Whistleblowers – workers who disclose wrongdoing at an organisation – are often treated as 'villains' by their employers, but here at Middlesex University, Professor of Employment Law David Lewis is working hard to reframe these courageous employees as 'heroes'.
"Whistleblowers serve private and public interests when they raise concerns about wrongdoing," says Professor Lewis, the Convener of the International Whistleblowing Research Network.
"However, rather than encouraging them, many employers have victimised the purveyors of bad news. The annual Middlesex University UK Whistleblowing Award is an attempt to change attitudes, so that whistleblowers are recognised as heroes rather than villains."
The recipient of this prestigious prize in 2014 was Osita Mba, who suffered the ignominy of having his private phone records examined by HM Revenue and Customs, after he exposed a £10 million interest settlement it had made with Goldman Sachs while he was working on the personal tax litigation team.
Trained solicitor Mba received his award during a ceremony at the University in June from 2013 winner Amanda Pollard, who herself was accused of acting out of spite rather than in the public interest by her former employer, the Care Quality Commission, whose inspection standards she had criticised.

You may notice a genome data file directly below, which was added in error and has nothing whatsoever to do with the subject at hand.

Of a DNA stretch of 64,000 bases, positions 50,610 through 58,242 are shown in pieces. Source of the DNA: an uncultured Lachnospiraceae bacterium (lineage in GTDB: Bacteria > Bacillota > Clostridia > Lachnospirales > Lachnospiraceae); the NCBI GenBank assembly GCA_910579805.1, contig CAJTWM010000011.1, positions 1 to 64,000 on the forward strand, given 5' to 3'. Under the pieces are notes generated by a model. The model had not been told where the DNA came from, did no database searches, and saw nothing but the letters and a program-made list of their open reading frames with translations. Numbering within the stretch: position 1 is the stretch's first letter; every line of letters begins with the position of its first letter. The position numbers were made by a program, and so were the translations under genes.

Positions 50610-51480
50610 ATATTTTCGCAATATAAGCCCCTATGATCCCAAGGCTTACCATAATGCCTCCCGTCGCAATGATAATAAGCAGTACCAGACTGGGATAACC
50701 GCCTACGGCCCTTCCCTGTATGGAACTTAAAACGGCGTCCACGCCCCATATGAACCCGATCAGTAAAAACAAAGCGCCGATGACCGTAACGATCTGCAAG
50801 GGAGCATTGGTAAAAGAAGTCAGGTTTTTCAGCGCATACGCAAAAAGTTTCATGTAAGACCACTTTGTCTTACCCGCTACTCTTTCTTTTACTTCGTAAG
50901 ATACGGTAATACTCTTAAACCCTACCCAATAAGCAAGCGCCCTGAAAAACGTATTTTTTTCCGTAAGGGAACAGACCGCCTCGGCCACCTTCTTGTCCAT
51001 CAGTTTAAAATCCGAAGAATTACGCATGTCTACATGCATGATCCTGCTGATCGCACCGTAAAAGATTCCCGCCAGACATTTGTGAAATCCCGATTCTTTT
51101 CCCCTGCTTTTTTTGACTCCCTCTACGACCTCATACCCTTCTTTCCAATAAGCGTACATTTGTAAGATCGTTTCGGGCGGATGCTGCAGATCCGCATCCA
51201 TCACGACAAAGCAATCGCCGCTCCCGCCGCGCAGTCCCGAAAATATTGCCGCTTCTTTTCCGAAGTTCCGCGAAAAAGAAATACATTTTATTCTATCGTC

Addressing the audience during the event, both winners revealed the extent of the personal sacrifice they, and other whistleblowers, make in trying to do the right thing.
Not only do their roles at work often become untenable, they also face the prospect of being thrust into the public limelight. Both Mba and Pollard received considerable coverage in the national press following their revelations.
"Our winners were very brave in speaking out in difficult circumstances, and that is why here at Middlesex University, we gather to applaud, rather than shoot, the messenger," Professor Lewis added.
David has written numerous papers on the subject of whistleblowing during his career. These have appeared in a number of books and journals, including the Athlone Press title Whistleblowing at Work, which he edited.